Reuters

A little disgrace never hurt anyone, especially in New York City, where the scandal-plagued comeback kids are beating their straitlaced opponents.

A little disgrace never hurt anyone, especially in New York City, where the scandal-plagued comeback kids in the civic elections are leading over their more straitlaced opponents. The latest numbers have Anthony Weiner and Eliot Spitzer both sitting pretty--which is to say, they're on top.

In the latest Quinnipiac poll, former congressman Weiner is ahead of New York City Council Speaker Christine Quinn, his biggest competition, by 25 to 22 percent in the race for mayor. And former governor Eliot Spitzer is beating Manhattan Borough President Scott Stringer by 48 percent to 33 percent in the race for city comptroller. The fallen golden boys don't look quite so tainted now. 

What Spitzer and Weiner have in common over their opponents is an early and aggressive marketing campaign via sex scandal. Being bad is good in New York, for better or for worse. People may know Weiner because of his sexually explicit-sexting scandal or Spitzer because of his dalliances with ladies of the night, but it's working for the two candidates. Other than those two, polled citizens were practically indifferent to every other choice. When pollsters were asked to pass a favorable or unfavorable opinion about the candidates, Weiner and Spitzer are the only two whose "haven't heard enough" scores came in under 20 percent. No one knows who the other guys are.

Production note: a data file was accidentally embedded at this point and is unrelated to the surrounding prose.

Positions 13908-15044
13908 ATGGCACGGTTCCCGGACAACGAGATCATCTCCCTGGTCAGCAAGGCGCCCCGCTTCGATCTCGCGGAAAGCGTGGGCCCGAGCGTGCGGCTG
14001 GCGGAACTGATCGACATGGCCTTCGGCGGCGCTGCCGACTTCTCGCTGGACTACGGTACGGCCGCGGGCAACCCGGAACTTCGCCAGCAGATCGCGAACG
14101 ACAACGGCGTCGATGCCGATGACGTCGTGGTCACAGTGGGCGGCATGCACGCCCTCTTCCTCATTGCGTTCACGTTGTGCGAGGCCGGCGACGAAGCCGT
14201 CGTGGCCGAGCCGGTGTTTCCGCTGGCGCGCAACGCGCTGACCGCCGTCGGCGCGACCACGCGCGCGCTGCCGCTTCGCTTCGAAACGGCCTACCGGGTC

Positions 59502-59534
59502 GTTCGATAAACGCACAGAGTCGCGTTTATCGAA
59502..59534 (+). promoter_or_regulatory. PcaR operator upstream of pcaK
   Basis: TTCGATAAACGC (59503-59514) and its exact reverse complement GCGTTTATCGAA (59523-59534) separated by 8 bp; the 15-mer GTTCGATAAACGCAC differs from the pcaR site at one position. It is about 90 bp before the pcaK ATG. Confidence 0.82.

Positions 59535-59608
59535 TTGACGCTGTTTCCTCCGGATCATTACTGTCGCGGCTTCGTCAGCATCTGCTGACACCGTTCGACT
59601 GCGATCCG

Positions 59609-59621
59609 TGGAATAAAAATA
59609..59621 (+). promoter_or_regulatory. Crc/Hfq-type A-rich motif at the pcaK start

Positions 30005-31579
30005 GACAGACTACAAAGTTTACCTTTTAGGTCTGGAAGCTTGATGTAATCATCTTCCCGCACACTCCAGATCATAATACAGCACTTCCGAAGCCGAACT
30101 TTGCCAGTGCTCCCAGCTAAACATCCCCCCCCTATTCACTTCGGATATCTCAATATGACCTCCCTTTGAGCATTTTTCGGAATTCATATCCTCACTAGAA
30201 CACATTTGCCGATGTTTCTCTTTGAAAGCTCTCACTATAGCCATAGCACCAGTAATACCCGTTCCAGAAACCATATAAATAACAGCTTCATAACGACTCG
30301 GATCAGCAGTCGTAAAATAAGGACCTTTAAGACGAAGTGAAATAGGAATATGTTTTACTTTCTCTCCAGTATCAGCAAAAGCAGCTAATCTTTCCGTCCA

If you don't believe us, look at the data. Below, we've plotted two things: the percentage of people who've heard of a candidate (blue line, calculated by subtracting those who "haven't heard enough" from 100 percent) and the percentage of support each candidate gets in his or her race. In fact, the race itself really doesn't matter, comptroller or mayor; there is a strong correlation between awareness and voter support either way.

Politics is derided as being a popularity contest. That's only partly right.

Top Image: Eric Thayer/Reuters.

This post originally appeared on The Atlantic Wire.

About the Author

Most Popular

  1. Equity

    Seattle Has 5 Big Pieces of Advice for Amazon’s HQ2 Winner

    Being HQ1 has been no picnic.

  2. Equity

    The Side Pittsburgh Doesn't Want You to See

    Pittsburgh filmmaker Chris Ivey has spent over twelve years documenting the lives of the people displaced so that the city can achieve its “cool” status.  

  3. Construction workers build affordable housing units.
    Equity

    Why Is 'Affordable' Housing So Expensive to Build?

    As costs keep rising, it’s becoming harder and harder for governments to subsidize projects like they’ve done in the past.

  4. The 560-foot-tall Juche Tower in Pyongyang, North Korea.
    Videos

    Seeing Pyongyang in 360 Degrees

    A photographer in a microlight aircraft shot 360-degree video over the secretive North Korean capital.

  5. Design

    The Problem With 'Fast-Casual Architecture'

    Washington, D.C., has a huge new waterfront development that’s fun, popular, and easy on the eyes. Is anything wrong with that?